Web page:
Talk:Distributed shared memory

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Earlier comment[edit]

how about numa, and the Altix? it does fall in shared memory category doesn't it?! — Preceding unsigned comment added by 212.138.64.171 (talkcontribs) (19:27, 21 March 2005 (UTC)

NUMA is not DSM[edit]

NUMA and DSM are distinct. With NUMA a node can access memory elsewhere albeit less quickly than local memory. With DSM a node cannot directly access memory elsewhere. To access another node's memory it must engage the other node's cooperation (e.g., via messages). To ensure that all nodes have a coherent view of memory, now that's where things get interesting ... — Preceding unsigned comment added by 65.96.114.69 (talkcontribs) 00:18, 7 June 2005 (UTC)

The 2011 edition of Hennessy and Patterson, Computer architecture : a quantitative approach says on page 348 that "A DSM [Distributed Shared Memory] multiprocessor is also called a NUMA (nonuniform memory access), since the access time depends on the location of a data word in memory." So perhaps our article needs to be updated or changed to agree with modern reliable sources. JonH (talk) 14:42, 31 July 2013 (UTC)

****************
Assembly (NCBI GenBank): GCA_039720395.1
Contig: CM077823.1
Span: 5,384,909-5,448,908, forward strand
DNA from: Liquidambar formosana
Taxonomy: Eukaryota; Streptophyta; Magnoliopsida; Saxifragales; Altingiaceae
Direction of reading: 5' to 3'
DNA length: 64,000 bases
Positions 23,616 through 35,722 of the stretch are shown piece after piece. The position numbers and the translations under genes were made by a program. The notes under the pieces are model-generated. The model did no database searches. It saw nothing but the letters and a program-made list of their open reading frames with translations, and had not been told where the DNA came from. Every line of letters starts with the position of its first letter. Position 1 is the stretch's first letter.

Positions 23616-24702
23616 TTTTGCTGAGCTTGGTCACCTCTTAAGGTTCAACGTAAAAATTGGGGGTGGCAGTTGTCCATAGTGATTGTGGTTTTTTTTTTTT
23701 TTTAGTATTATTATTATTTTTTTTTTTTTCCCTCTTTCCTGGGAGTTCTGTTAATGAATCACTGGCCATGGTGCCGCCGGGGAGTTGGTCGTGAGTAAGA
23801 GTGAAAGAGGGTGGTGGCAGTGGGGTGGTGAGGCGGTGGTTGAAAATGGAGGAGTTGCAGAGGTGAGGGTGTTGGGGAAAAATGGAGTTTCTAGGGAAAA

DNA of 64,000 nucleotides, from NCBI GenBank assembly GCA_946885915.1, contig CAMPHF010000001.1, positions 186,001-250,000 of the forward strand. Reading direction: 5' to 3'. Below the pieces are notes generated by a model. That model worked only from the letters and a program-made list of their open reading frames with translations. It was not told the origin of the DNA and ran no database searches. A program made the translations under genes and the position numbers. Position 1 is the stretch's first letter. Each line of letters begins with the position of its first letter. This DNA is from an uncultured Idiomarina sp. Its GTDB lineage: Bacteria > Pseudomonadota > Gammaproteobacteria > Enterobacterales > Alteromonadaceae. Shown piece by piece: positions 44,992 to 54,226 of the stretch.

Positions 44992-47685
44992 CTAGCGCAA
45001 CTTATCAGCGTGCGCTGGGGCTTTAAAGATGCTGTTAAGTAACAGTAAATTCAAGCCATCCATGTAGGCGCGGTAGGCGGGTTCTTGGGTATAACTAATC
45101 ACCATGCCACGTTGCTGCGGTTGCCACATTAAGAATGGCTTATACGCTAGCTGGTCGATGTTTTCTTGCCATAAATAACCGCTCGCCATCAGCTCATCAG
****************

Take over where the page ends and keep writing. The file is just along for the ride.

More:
Delphi?[edit]

The "Delphi" link goes to Delphi programming language; the linked article mentions nothing about distributed shared memory. This leads me to believe the Delphi that's an example of DSM is not the same as the Delphi programming language. A Google search turns up this paper, which is about a distributed shared memory system called Delphi and doesn't mention Borland afaict. Anyone know what's going on?

Cjoev 01:22, 4 January 2006 (UTC)

The link is broken. I intended to fix it, but I forgot about it. Of course it should link to new entry about DSM Delphi system, and NOT about Borland Delphi.

Szopen 09:20, 4 January 2006 (UTC)

MOSIX[edit]

Mosix does not support DSM, it migrates memory from node to node, but a process can't access memory of any other node beside its hosting one. —Preceding unsigned comment added by 132.65.96.97 (talk) 07:21, 25 January 2011 (UTC)

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